Scraping the Pavement
The Joy and Anguish of Rollerskiing
I hit the ground before I even recognized the loss of balance.
With a flyswatter impact, I lay there like the crumpled remains of an insect: legs, arms, poles in every direction.
In my youth, I would have sprung to my feet, simultaneously dusting myself off and glancing around in fear of a witnesses to my awkward collapse. That was the reaction of my twenties, when avoiding embarrassment was paramount. Now in my forties, I lay motionless in a crumpled wad waiting for the throes of agony to begin.
Blinking eyes revealed only the blackness of the pavement. A few more minutes ticked by. With no onset of lightning pain, I moved and gingerly returned to my feet. Another body check, a few rips and tears, but everything more or less okay.
All rollerskis are equipped with a clever design that allows the wheels to scoop up road gravel and bring the operator to an instant halt. In my faster days, I learned there is a critical speed which, once attained, seems to send the gravel hurtling into the woods with a projectile hum. However, if you’re a fraction of a second off the magic velocity, the flyswatter impact can render you unconscious.
Approximately five minutes after the crash, the adrenaline had evaporated and it was time to continue.
“Hopefully that’s my last crash of the season!”
Famous last words.
Every year, that darn Birkie lingers on the horizon, and more and more it’s becoming impossible to find enough snow to ski yourself into shape. I know from experience that hitting the winter months and hoping to achieve form on snow is a recipe for agony. No matter how much time you spend in the gym or on the bike or running, there’s nothing quite like cross-country skiing. For Birkie survival, rollerskiing is critical. However to get the fullest benefit out of the great sport of road-rash and mild concussions, there are a few laws to remember and obey.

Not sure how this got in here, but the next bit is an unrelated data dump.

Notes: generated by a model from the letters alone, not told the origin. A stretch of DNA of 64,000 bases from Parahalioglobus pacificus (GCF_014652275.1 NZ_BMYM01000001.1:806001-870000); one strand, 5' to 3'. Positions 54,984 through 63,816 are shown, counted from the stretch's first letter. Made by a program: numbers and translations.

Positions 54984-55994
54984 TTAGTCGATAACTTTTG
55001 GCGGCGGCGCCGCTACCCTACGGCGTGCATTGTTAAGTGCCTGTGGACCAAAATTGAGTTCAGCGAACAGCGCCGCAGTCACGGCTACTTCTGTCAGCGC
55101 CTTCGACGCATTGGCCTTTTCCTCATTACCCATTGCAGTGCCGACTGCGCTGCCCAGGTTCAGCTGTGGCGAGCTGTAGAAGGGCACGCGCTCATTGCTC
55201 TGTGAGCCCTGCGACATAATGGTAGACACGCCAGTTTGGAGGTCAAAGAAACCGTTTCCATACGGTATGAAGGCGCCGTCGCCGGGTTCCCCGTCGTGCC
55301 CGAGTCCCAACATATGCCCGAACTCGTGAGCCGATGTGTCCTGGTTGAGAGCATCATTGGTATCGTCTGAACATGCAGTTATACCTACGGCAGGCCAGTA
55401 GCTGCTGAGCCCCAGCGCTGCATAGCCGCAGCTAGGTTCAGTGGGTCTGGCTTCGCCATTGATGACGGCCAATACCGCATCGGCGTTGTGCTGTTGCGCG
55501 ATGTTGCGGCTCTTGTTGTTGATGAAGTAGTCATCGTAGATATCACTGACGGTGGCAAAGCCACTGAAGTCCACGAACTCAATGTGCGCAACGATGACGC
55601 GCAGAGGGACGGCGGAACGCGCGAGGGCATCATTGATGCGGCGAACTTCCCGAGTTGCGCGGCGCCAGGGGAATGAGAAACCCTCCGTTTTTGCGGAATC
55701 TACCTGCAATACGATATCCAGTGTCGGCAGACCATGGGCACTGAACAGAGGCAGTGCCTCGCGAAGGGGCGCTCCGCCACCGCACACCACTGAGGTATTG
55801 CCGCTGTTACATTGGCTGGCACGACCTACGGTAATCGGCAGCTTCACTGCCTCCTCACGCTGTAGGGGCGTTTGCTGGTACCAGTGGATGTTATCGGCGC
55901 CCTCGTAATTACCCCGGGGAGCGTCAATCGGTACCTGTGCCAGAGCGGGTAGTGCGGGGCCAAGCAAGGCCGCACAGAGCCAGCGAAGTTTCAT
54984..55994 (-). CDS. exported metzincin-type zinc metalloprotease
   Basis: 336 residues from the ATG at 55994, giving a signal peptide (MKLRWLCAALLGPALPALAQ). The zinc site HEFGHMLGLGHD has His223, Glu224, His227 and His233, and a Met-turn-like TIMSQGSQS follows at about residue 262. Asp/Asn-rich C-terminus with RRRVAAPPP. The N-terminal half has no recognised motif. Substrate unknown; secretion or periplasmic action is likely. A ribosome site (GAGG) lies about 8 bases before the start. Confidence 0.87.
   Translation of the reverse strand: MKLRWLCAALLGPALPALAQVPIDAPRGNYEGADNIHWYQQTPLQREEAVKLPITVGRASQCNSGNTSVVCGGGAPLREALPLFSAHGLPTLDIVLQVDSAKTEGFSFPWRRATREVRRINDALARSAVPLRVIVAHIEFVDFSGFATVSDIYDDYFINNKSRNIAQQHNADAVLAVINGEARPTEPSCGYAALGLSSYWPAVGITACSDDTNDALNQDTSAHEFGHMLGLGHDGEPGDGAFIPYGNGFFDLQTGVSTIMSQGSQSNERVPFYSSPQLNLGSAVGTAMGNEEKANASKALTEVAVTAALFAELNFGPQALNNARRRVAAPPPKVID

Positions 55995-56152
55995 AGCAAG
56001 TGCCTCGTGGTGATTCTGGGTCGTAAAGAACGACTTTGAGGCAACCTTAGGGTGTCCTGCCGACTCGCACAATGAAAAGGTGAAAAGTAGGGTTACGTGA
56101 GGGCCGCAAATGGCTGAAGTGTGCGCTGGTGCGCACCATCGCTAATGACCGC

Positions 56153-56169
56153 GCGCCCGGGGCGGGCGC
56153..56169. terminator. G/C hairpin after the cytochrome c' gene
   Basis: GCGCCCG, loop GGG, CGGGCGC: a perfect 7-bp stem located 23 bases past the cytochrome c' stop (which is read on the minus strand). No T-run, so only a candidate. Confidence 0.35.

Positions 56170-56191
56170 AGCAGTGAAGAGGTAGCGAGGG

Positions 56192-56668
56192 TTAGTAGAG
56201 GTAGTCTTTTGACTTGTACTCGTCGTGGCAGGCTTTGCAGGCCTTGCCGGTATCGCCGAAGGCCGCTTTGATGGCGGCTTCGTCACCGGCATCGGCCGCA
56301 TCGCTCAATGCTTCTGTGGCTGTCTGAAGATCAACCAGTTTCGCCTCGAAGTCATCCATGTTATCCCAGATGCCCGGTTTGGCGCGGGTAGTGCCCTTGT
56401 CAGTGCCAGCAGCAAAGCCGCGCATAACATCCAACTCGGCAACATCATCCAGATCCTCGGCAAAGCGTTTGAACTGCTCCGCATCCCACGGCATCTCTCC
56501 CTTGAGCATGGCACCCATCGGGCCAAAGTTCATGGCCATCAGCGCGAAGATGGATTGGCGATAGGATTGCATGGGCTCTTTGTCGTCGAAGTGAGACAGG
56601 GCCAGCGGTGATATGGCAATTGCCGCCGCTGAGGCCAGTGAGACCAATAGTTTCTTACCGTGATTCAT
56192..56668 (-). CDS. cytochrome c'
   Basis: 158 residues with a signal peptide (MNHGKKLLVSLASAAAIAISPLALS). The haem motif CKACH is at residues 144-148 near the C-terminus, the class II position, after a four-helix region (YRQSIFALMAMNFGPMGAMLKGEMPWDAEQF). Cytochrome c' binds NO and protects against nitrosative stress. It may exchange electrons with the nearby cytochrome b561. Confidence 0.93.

Rollerski Law #1: Get Fit, While Avoiding Injury
No other fitness activity has as high a potential for ridiculous crashes as roller skiing. The skis are unstable, they don’t have brakes, they’re tiny and the wheels are prone to jamming. It seems like the second you relax and think, “I can do this,” you accidentally pole between your legs and go flipping like a pancake. I realize skiers are workout warriors, but if there ever was a time to exercise caution, it’s during rollerski season. Do yourself a favor and dial it back a little bit. The objective is to arrive at snow ready, not disabled.
Rollerski Law #2: Wear a Helmet
Rollerskiing is such a fringe activity that folks who come across you while driving will often stop their cars and throw you perplexed looks. Many people haven’t even heard of rollerskiing, so there’s very little legislation that applies to the sport. Sure, you won’t get a ticket if you strap on the boards without a helmet, but you might get a subdural hematoma. Please wear a helmet; I know you own one.
Rollerski Law #3: Get Completely Off the Road When Cars Approach
If this seems impractical, it’s because you’re rollerskiing on a road with too much traffic. You should be out on county highways so remote that you see only cows and tractors on faraway farms. In a world where motorists are becoming increasingly more hostile to any silent sport practitioners, the rollerski platform is not a good foundation for advocacy. Rollerski speeds are slow, and the activity takes up almost a whole lane. Even switching to a double pole to allow vehicles to pass is risky since road gravel can pick you up and send you flying into an oncoming grill at any moment. Just come to a complete stop and jump off the road when you see or hear a vehicle. Wave at the motorists as they pass; they’ll probably think you’re an alien and offer a nervous smile while filming you.